Alexander Hamilton Quotes

Government is frequently and aptly classed under two descriptions-a government of force, and a government of laws; the first is the definition of despotism-the last, of liberty.


There may be in every government a few choice spirits, who may act from more worthy motives. One great error is that we suppose mankind more honest than they are. Our prevailing passions are ambition and interest…


Constitutions should consist only of general provisions; the reason is that they must necessarily be permanent, and that they cannot calculate for the possible change of things.


“When occasions present themselves in which the interests of the people are at variance with their inclinations, it is the duty of the persons whom they have appointed to be the guardians of those interests to withstand the temporary delusion in order to give them time and opportunity for more cool and sedate reflection. Instances might be cited in which a conduct of this kind has saved the people from very fatal consequences of their own mistakes, and has procured lasting monuments of their gratitude to the men who had courage and magnanimity enough to serve them at the peril of their displeasure.”


In a free government, the security for civil rights must be the same as that for religious rights. It consists in the one case in the multiplicity of interests, and in the other in the multiplicity of sects.


The Liberty of the press consists in the right to publish with impunity truth with good motives for justifiable ends, though reflecting on government, magistracy, or individuals.


“Have we not already seen enough of the fallacy and extravagance of those idle theories which have amused us with promises of an exemption from the imperfections, weaknesses and evils incident to society in every shape? Is it not time to awake from the deceitful dream of a golden age, and to adopt as a practical maxim for the direction of our political conduct that we, as well as the other inhabitants of the globe, are yet remote from the happy empire of perfect wisdom and perfect virtue?”


The people alone have an incontestable, unalienable, and indefeasible right to institute government and to reform, alter, or totally change the same when their protection, safety, prosperity, and happiness require it.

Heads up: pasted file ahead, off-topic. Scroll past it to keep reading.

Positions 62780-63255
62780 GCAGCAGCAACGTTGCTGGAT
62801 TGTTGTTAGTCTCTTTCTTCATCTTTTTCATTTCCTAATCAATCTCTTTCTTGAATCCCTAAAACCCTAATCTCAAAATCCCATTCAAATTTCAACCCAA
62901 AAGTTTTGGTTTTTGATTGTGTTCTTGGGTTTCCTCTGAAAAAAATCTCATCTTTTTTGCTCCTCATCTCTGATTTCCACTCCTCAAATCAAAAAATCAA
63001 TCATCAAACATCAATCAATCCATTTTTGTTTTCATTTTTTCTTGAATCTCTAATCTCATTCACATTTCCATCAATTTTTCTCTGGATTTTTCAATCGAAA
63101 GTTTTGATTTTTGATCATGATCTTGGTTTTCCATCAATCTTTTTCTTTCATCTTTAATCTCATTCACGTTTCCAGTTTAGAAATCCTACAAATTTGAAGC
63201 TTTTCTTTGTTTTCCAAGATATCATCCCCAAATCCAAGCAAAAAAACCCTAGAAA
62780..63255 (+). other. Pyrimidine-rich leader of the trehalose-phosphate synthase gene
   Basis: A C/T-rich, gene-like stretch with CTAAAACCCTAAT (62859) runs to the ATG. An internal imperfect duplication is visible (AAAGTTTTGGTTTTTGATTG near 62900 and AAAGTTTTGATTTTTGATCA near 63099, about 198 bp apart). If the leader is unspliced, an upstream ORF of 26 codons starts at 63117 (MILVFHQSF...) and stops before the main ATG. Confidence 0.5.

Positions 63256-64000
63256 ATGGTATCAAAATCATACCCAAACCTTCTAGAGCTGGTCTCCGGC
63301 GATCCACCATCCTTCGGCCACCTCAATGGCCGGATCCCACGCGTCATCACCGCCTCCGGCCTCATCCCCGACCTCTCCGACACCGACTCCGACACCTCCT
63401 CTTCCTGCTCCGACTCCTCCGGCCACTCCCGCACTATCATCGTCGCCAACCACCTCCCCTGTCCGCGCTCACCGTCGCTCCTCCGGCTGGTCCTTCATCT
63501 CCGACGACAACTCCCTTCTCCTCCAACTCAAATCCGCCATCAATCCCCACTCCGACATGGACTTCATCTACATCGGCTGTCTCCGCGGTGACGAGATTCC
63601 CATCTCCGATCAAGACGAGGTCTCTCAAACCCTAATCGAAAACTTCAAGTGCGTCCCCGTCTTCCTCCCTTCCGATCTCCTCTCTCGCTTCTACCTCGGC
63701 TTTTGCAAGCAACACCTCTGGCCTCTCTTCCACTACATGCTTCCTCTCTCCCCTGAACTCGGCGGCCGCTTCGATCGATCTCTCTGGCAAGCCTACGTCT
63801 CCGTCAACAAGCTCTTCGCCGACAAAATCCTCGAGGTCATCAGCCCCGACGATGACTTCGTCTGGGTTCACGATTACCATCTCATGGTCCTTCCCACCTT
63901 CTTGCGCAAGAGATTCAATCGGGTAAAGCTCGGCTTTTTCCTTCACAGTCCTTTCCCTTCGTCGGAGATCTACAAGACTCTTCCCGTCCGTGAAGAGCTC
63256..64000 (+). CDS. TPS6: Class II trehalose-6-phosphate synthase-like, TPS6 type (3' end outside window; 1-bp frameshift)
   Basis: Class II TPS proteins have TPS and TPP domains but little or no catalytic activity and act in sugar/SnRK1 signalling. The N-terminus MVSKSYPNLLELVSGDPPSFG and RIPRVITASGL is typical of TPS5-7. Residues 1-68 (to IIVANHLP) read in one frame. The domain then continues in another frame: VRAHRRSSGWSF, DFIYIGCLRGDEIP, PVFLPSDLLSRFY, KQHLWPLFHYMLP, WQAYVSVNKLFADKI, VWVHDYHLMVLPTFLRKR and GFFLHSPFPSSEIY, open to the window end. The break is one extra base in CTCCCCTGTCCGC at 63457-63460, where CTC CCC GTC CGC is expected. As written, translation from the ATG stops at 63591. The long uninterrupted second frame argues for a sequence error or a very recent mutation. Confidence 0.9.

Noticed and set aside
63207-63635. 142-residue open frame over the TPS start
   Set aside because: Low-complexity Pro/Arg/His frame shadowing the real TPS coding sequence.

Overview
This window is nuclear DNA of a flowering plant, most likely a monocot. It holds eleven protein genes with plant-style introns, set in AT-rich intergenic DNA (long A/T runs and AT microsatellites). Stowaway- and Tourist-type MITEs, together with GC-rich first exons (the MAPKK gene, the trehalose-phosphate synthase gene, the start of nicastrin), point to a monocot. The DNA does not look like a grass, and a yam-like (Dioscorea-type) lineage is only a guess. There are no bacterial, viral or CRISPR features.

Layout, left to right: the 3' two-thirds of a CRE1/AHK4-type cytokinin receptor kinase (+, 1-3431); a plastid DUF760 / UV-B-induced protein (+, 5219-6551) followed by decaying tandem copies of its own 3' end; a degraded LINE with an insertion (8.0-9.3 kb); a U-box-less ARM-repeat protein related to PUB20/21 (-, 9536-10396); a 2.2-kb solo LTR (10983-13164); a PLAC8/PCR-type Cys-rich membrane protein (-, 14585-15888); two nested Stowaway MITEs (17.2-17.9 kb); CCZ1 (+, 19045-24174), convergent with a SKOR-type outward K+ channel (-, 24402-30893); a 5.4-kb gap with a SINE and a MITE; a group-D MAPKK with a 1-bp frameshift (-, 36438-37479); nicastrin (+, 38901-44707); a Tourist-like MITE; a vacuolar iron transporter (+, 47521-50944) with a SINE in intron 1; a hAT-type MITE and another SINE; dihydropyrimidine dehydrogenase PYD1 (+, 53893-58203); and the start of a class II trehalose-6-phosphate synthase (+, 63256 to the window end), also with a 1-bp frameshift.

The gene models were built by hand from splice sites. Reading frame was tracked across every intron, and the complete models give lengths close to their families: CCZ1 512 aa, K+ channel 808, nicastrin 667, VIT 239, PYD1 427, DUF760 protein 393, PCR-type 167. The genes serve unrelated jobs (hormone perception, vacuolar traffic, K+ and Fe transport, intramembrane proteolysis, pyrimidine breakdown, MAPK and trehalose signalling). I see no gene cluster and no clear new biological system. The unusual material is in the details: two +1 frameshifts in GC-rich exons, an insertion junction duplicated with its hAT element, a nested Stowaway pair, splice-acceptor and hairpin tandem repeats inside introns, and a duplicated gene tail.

Energy in the executive is a leading character in the definition of good government. It is essential to the protection of the community against foreign attacks; it is not less essential to the steady administration of the laws; to the protection of property against those irregular and high-handed combinations which sometimes interrupt the ordinary course of justice; to the security of liberty against the enterprises and assaults of ambition, of faction, and of anarchy.


Every individual of the community at large has an equal right to the protection of government.


The true principle of a republic is that the people should choose whom they please to govern them. Representation is imperfect, in proportion as the current of popular favor is checked. The great source of free government, popular election, should be perfectly pure, and the most unbounded liberty allowed.


If it were to be asked, What is the most sacred duty and the greatest source of our security in a Republic? The answer would be, An inviolable respect for the Constitution and Laws – the first growing out of the last . . . . A sacred respect for the constitutional law is the vital principle, the sustaining energy of a free government.


When you assemble from your several counties in the Legislature, were every member to be guided only by the apparent interest of his county, government would be impracticable. There must be a perpetual accomodation and sacrifice of local advantage to general expediency.


The inquiry constantly is what will please, not what will benefit the people. In such a government there can be nothing but temporary expedient, fickleness, and folly.


In a government framed for durable liberty, not less regard must be paid to giving the magistrate a proper degree of authority, to make and execute the laws with rigour, than to guarding against encroachments upon the rights of the community. As too much power leads to despotism, too little leads to anarchy, and both eventually to the ruin of the people.